I don’t often read fairytale remakes. In fact, I put off this book for a long time because when it came out I was 1. Avoiding anything fairytale/princess related, 2. Irrationally jealous of the author (who I know peripherally and should get to know better). Time went on, and I grew up emotionally, and then my to-be-read pile grew by a few hundred books. Well, I was planning to go on a short plane trip to a wedding two states over and was wondering what to read. I pulled up my Kindle app and thought, “Hmm…Cinders is a novella, isn’t it? I should be able to finish it on the plane trip.” Continue reading “Cinders”
When Sadie Hoffmiller sees cops pull up to her neighbor’s house, she goes over to help the police enter the house and learn what’s going on. A lemon tart is baking in the oven, but no one is home. Then, after further searching, the body of Anne Lemmon is found in the backyard. Anne’s two-year-old son, however, is nowhere to be seen.
I love the idea of a housewife/homemaker who is also a private investigator. This is the first book in the Culinary Mystery series by Josi S. Kilpack, so I don’t know if she ever officially becomes an investigator or just muddles around collecting clues. Here, however? She goes about collecting clues, either without thinking about contacting the police or blatantly and deliberately not telling the police.
I also have mixed feelings about Sadie’s character. Widowed when her children were young, she was breadwinner and homemaker all in one. We learn late in the book, in a single sentence, that she taught school, and yet at fifty-five she is already retired and well-off. There’s also mention that her husband’s life insurance left her well-off, even though he died when the children were little and the life insurance would likely have run short of her own personal retirement.
Whatever the ill-defined reasoning behind her stay-at-home empty nester status, she is a homemaker through and through, baking up homemade alfredo sauce and brownies and so many delightful edible things. She also judges other people’s choice in personal decor and is a staunch conservative, so much so that the author has to mention things like, “I love this composer, but none of his anti-war stuff. I’m a patriot.” Or telling a neighbor that he’s an anarchist because he doesn’t believe we should be at war. These sorts of things are peppered throughout the book and, frankly, make her less likable, not more.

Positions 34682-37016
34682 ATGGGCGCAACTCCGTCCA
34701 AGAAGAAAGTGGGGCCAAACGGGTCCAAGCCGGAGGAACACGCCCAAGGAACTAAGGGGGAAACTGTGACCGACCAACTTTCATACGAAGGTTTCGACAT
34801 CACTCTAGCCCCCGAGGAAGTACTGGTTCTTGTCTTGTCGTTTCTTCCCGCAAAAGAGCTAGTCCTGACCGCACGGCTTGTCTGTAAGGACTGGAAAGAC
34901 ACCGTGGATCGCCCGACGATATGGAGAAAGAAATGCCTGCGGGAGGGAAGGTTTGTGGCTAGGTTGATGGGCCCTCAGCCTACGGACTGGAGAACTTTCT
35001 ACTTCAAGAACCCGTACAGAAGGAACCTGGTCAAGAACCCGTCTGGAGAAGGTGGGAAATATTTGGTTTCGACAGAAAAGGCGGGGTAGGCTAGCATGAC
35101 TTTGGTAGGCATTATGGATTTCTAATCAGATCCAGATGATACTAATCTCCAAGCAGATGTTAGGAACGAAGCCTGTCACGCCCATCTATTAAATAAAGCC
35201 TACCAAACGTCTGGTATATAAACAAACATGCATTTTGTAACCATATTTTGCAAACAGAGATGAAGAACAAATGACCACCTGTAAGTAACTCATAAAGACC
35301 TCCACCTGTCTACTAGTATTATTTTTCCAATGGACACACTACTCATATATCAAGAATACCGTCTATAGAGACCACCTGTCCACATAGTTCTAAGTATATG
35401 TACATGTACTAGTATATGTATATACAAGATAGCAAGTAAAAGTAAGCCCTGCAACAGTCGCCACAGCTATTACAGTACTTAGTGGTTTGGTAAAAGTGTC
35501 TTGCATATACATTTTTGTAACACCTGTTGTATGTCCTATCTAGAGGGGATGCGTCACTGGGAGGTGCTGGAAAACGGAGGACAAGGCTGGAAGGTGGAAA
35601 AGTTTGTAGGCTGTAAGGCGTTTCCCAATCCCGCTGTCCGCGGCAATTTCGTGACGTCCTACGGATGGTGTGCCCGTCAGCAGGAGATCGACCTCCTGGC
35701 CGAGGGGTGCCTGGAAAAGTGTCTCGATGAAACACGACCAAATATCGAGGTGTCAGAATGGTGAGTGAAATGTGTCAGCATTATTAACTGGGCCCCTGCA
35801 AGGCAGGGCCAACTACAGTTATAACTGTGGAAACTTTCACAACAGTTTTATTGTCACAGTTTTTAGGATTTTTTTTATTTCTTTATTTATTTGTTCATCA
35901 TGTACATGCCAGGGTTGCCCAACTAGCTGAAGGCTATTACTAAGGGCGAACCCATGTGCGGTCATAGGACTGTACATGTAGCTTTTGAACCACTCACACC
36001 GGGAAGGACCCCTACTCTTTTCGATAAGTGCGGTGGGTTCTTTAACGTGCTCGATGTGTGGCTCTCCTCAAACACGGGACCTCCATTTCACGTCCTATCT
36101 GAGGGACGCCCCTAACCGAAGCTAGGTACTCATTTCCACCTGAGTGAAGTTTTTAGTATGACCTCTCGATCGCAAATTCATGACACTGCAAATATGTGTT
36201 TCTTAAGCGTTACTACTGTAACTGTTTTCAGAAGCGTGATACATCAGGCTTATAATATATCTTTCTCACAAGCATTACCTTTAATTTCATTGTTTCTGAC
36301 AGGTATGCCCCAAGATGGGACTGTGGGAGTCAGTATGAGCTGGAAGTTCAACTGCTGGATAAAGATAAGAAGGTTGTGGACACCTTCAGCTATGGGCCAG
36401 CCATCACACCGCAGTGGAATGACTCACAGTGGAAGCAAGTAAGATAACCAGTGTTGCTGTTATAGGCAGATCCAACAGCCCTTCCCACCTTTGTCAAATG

The mystery itself is really intriguing. A single mother dies and her toddler is missing. Who killed her? Where is her son? (This point is not stressed in the story nearly enough. If there were a missing two-year-old in my neighborhood, I would be frantic about him from minute #1, if not second #1) There are also plenty of red herrings, all plausible and each more convincing than the last. In fact, by the time the true culprit was revealed I was almost disappointed. It wasn’t who I would have thought, with a weaker motive than any of the other suspects. At least, in my opinion.
Finally, to my delight, at the end of each chapter that mentioned a homemade dish, there was a recipe. As in, I now have access to lemon tart, alfredo sauce, “make up” brownies, and so much more. I may or may not have squealed when I discovered the first recipe.
Will I read any more of the Culinary Mysteries? Perhaps. I just hope that Sadie becomes a more sympathetic character. With a third person limited narration, it’s a bit annoying being in her head.
Set in a world full of springwork trains and horses, where the North American Continent is instead a giant clustering of islands (although I’m not certain of the state of the other continents of Planet Earth), The Rithmatist is one of three attempts by Brandon Sanderson to venture into the world of Young Adult fantasy/science fiction.
While I enjoy Brandon Sanderson’s works, I don’t looove all his YA works. I really enjoyed the first two books of the Alcatraz Versus the Evil Librarians series (I have yet to read the rest) and thought it was a rollicking good time. The Reckoners was a fun take on the Superhero genre, though the final book was a little bit of a let-down to me. The Rithmatist sounded like a mashup of Steampunk and alchemy (thought I was wrong about the alchemy bit), and I was excited. While I really enjoyed the book, I am once again reminded of how much Brandon Sanderson loves his exposition. Continue reading “The Rithmatist”
The Nightwalker, by Sebastian Fitzek, is a masterpiece of a psychological thriller. It is so good that I made the mistake of wanting to read a few chapters before bed, read a third of the book instead, and then was unable to sleep for an hour after that.
Leon Nader wakes in the middle of the night to find his wife crying, beaten, and packing frantically. He has no recollection of beating her, but when she refuses to answer his questions and rushes out of their apartment, he is struck with a terrible fear: what if he’s started sleepwalking again?
When he was a child, his foster parents found him, sleepwalking, holding a knife over his foster brother. Though his sleepwalking was supposedly cured, he is worried that his violent sleeping self has reappeared.